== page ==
Township of Muskoka Lakes introduces mandatory pre-consultation on certain planning applications

Lake Rosseau Photo by Shutterstock/Georgian Bay Boudoir

The Township of Muskoka Lakes has made some changes to its planning process.

As of January 17, those looking to build in the area may have to undergo a pre-consultation with town staff before submitting their application. The change is intended to streamline the planning application process.

“A lot of applications were landing on my desk without any pre-consultations,” says Bryce Sharpe, the township’s manager of planning. “When that occurs, there may be missing information. And then you have to backtrack and start from square one, trying to get a hold of people and explain, ‘Well, we’ve reviewed your application and X, Y, and Z are required.’”

Pre-consultations are mandatory for zoning by-law amendments, official plan amendments, site plans, and condominium or plan of subdivision applications. There’s no fee for the pre-consultation, and it can be booked through the planning department’s email.

Previously, Sharpe says the township didn’t see a need for pre-consultations. Applicants would drop into the office if they had questions. But when COVID hit, the planning office closed to the public, cutting off that resource. “We were still doing pre-consultations via Zoom,” he says. “But it seemed like there were a lot of incomplete applications being submitted.”

During the pre-consultation, staff will go over an applicant’s proposal with them, pointing out any requirements, such as a necessary study or elevation drawings. For the pre-consultation, staff ask that the applicant provide them with the property’s tax assessment roll number, a brief description of the proposal, a site plan, and any preliminary drawings.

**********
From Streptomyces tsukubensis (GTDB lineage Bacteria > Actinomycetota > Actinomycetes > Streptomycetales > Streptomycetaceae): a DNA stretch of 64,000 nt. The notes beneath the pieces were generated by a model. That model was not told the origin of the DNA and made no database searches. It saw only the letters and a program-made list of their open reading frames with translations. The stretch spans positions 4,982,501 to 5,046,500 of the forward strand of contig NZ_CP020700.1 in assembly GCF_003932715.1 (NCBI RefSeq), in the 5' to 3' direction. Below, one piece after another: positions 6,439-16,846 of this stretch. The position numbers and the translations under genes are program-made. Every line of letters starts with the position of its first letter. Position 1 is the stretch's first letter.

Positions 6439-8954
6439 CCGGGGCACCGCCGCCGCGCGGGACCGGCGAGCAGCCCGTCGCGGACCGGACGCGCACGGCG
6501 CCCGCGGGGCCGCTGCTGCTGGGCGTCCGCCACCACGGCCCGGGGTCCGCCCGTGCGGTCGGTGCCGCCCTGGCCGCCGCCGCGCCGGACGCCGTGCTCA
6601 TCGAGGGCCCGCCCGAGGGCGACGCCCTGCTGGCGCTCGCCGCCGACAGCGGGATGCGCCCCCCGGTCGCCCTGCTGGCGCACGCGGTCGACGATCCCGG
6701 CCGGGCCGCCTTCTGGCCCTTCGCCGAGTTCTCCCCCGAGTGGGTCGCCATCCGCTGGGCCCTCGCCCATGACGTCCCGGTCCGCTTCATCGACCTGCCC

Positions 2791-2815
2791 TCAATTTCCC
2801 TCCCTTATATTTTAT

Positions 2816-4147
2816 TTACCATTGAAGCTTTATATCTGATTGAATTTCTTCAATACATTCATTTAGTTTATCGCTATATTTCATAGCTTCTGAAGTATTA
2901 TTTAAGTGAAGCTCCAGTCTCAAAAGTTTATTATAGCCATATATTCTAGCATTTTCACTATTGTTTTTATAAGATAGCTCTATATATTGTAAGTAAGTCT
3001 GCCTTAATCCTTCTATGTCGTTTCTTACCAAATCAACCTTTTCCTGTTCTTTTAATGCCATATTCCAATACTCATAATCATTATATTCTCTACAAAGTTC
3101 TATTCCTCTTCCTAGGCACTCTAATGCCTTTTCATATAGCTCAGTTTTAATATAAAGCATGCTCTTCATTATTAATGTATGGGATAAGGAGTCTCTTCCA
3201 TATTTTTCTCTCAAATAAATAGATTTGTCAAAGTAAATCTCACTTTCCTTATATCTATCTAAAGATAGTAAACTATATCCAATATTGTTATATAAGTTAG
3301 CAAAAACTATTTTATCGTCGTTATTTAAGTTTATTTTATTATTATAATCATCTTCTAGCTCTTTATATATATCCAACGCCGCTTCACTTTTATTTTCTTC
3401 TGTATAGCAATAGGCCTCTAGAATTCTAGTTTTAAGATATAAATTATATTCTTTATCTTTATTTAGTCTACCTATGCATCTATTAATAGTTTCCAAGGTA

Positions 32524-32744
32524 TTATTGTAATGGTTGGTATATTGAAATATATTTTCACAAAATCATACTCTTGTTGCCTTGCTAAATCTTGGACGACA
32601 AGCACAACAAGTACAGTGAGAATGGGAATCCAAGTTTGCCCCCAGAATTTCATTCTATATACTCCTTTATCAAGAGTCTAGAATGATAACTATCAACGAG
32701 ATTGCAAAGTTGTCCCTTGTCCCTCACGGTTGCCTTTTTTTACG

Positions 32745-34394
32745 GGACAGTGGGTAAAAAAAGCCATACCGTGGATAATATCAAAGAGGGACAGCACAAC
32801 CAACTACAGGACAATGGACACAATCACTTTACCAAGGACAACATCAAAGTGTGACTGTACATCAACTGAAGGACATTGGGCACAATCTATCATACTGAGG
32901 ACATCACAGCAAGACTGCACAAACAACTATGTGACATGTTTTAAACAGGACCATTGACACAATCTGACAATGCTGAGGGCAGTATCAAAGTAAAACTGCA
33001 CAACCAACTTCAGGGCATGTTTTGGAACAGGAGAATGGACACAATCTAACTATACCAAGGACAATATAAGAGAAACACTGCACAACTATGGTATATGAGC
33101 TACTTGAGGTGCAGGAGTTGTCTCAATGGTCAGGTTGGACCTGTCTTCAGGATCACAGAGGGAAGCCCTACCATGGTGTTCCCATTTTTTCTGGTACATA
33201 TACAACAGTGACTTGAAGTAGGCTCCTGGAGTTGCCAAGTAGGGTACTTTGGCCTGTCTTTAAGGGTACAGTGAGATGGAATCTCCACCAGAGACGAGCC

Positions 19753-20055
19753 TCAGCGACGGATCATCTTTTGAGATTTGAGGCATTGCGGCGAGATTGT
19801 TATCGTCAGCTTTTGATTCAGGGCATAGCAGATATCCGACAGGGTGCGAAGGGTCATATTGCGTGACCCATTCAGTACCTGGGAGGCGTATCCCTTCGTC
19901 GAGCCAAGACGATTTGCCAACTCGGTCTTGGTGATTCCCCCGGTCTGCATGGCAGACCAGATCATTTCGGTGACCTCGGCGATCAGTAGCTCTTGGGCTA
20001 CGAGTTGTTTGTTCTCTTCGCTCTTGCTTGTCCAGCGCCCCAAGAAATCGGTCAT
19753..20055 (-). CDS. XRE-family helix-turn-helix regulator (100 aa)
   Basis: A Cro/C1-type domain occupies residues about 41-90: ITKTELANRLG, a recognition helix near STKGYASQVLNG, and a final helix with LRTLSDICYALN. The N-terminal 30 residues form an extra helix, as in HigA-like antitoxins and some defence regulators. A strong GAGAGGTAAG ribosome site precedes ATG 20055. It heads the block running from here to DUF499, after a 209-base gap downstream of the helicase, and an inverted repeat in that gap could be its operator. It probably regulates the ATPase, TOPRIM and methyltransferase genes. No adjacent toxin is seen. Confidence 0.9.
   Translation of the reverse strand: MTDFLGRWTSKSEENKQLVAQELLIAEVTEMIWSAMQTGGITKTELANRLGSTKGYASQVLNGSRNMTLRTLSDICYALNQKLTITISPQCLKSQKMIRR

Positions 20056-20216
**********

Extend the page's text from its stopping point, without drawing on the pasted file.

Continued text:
Due to restrictions under Ontario’s Planning Act, a pre-consultation isn’t mandatory for minor variance or consent applications, but Sharpe strongly recommends booking one anyways. He also adds that staff can waive the need for a pre-consultation under certain circumstances.

“Say there’s been a recent application made on a property and it’s been determined that a further exemption to the bylaw is required after the fact. We may say, at that point, we’re very familiar with the property. Given what’s proposed, I don’t think we need to pre-consult, just go ahead and submit your application,” Sharpe says.

“The intent is really just to make the whole process more streamlined and to identify requirements up front versus after the fact.”

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